There’s something undeniably satisfying about leaving a fitness class dripping in sweat. When it comes to yoga, though, new research suggests there’s little reason to crank up the heat.
Bikram yoga has attracted a loyal following due to its steamy classes, which involve 26 specific postures and breathing exercises, typically performed in a room heated to about 105 degrees. Proponents swear by the style’s ability to work up a sweat and promote flexibility, and past research has shown that it’s good for your vascular health — but a small study published Thursday in Experimental Physiology suggests it’s the physical practice of Bikram, not the sweltering heat, that’s good for you.
“It’s definitely showing benefits to the 26-posture sequence,” says study author Stacy Hunter, an assistant professor in the department of health and human performance at Texas State University. “It just doesn’t seem like the heat is necessary in terms of improving heart health.”
Hunter, who is also the research director for Pure Action, a nonprofit that provides grant funding for yoga research and financed this study, says that conclusion doesn’t mean traditional Bikram isn’t healthy. Both hot and room-temperature yoga were found in the study to boost vascular health and possibly delay the progression of risk factors for heart disease and stroke. But the heat may not be responsible for those benefits.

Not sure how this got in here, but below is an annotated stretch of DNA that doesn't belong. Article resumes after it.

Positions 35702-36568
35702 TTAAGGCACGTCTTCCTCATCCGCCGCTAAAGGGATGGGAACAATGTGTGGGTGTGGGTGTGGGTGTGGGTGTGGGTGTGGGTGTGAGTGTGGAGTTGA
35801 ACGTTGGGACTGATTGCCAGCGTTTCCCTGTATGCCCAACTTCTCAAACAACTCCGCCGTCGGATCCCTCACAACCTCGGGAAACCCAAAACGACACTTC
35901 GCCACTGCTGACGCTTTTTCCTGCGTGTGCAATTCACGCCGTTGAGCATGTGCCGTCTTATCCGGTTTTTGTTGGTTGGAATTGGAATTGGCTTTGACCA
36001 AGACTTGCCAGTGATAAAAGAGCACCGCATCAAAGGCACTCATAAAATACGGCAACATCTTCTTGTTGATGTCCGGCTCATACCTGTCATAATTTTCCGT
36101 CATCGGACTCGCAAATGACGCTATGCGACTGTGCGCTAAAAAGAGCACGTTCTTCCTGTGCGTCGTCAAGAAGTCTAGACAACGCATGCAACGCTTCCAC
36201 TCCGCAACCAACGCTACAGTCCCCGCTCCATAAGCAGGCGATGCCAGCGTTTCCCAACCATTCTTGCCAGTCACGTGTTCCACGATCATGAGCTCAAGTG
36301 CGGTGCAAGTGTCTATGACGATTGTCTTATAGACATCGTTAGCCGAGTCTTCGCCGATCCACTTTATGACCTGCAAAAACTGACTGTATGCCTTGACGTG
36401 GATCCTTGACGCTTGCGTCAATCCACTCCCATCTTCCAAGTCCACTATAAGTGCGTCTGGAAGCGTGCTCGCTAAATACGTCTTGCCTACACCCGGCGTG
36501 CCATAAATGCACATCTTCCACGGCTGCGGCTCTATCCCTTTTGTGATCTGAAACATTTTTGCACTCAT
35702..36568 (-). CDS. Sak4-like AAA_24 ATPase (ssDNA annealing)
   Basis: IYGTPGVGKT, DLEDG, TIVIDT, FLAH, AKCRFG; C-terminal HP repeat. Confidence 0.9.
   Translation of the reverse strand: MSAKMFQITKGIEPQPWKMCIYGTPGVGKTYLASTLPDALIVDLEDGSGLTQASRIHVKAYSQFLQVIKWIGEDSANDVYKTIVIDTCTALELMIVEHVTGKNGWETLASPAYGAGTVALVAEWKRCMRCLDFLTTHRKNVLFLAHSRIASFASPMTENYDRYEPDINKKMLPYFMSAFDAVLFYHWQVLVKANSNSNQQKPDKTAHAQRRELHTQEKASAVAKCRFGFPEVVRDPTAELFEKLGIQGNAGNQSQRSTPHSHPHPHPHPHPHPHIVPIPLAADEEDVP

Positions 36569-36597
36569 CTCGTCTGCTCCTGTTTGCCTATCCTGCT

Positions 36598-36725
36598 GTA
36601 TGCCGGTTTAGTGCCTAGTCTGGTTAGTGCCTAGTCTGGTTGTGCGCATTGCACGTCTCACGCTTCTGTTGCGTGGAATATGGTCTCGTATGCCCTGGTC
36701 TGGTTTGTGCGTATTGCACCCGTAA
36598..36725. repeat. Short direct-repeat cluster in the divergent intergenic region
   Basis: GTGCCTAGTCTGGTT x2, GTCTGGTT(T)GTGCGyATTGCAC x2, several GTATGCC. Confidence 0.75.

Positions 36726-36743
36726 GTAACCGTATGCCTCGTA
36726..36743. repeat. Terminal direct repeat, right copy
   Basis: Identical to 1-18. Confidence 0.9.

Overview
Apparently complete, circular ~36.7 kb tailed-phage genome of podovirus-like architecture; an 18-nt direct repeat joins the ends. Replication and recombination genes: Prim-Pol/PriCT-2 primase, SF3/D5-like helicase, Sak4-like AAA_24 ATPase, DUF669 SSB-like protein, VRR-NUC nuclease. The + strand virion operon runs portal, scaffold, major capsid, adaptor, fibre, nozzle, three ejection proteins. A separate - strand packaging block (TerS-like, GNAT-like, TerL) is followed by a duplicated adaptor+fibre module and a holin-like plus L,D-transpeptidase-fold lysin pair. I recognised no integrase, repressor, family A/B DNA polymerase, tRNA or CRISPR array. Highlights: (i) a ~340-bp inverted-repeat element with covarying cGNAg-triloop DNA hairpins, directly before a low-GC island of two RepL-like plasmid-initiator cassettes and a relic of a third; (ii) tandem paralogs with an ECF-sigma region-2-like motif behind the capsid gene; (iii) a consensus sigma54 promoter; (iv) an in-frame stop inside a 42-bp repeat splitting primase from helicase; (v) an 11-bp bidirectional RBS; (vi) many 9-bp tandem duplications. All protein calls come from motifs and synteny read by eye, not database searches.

In the study, 52 healthy but previously sedentary adults were assigned to a group: 19 people went to three hot Bikram yoga classes per week, while 14 took the exact same classes in a 73-degree room. A control group of 19 people didn’t do any yoga at all. After 12 weeks, the researchers assessed everyone’s vascular health by looking at changes in endothelial function, or the ability of blood vessels to dilate in response to increased blood flow. Both yoga groups saw changes that indicated a lower risk of heart disease, while the control group did not.
Hunter notes that the hot yoga group did see a small but statistically significant reduction in body fat percentage, compared to the room-temperature group — a surprising finding, given that past studies have shown that Bikram isn’t a particularly effective workout for weight loss. (Other research has even suggested that the high heat and humidity may raise the body’s internal temperature and heart rate to unsafe levels.)
All in all, the results should be encouraging to would-be yogis who may be intimidated by Bikram’s typically scorching temperatures, Hunter says.
“This is good news for people who might want to do it but can’t tolerate the heat or maybe want to do it at home, or for people who don’t even live near a yoga studio,” Hunter says.
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